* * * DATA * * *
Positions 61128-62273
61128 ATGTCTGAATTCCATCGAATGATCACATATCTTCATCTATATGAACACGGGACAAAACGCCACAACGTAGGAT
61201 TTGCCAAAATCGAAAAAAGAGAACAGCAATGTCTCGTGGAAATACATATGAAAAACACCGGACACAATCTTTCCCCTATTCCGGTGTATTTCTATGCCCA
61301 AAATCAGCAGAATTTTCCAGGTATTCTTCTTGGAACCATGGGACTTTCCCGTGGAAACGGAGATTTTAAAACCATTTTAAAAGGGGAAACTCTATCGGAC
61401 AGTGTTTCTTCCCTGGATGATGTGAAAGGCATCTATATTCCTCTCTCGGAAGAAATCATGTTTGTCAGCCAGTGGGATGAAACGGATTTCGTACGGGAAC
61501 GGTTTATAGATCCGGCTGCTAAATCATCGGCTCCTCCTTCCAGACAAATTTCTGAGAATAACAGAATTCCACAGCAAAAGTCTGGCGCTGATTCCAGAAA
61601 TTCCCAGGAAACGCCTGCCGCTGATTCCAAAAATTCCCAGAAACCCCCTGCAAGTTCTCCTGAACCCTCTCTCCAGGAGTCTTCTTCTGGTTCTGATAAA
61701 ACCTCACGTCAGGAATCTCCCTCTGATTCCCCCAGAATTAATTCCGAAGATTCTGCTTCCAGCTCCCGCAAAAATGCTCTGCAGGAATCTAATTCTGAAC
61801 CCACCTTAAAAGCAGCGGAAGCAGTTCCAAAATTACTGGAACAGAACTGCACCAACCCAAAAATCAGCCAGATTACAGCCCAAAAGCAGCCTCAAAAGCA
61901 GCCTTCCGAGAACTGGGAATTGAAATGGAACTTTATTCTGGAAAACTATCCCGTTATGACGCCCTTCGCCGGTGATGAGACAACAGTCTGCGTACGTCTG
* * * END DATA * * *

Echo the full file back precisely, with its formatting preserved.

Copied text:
Positions 61128-62273
61128 ATGTCTGAATTCCATCGAATGATCACATATCTTCATCTATATGAACACGGGACAAAACGCCACAACGTAGGAT
61201 TTGCCAAAATCGAAAAAAGAGAACAGCAATGTCTCGTGGAAATACATATGAAAAACACCGGACACAATCTTTCCCCTATTCCGGTGTATTTCTATGCCCA
61301 AAATCAGCAGAATTTTCCAGGTATTCTTCTTGGAACCATGGGACTTTCCCGTGGAAACGGAGATTTTAAAACCATTTTAAAAGGGGAAACTCTATCGGAC
61401 AGTGTTTCTTCCCTGGATGATGTGAAAGGCATCTATATTCCTCTCTCGGAAGAAATCATGTTTGTCAGCCAGTGGGATGAAACGGATTTCGTACGGGAAC
61501 GGTTTATAGATCCGGCTGCTAAATCATCGGCTCCTCCTTCCAGACAAATTTCTGAGAATAACAGAATTCCACAGCAAAAGTCTGGCGCTGATTCCAGAAA
61601 TTCCCAGGAAACGCCTGCCGCTGATTCCAAAAATTCCCAGAAACCCCCTGCAAGTTCTCCTGAACCCTCTCTCCAGGAGTCTTCTTCTGGTTCTGATAAA
61701 ACCTCACGTCAGGAATCTCCCTCTGATTCCCCCAGAATTAATTCCGAAGATTCTGCTTCCAGCTCCCGCAAAAATGCTCTGCAGGAATCTAATTCTGAAC
61801 CCACCTTAAAAGCAGCGGAAGCAGTTCCAAAATTACTGGAACAGAACTGCACCAACCCAAAAATCAGCCAGATTACAGCCCAAAAGCAGCCTCAAAAGCA
61901 GCCTTCCGAGAACTGGGAATTGAAATGGAACTTTATTCTGGAAAACTATCCCGTTATGACGCCCTTCGCCGGTGATGAGACAACAGTCTGCGTACGTCTG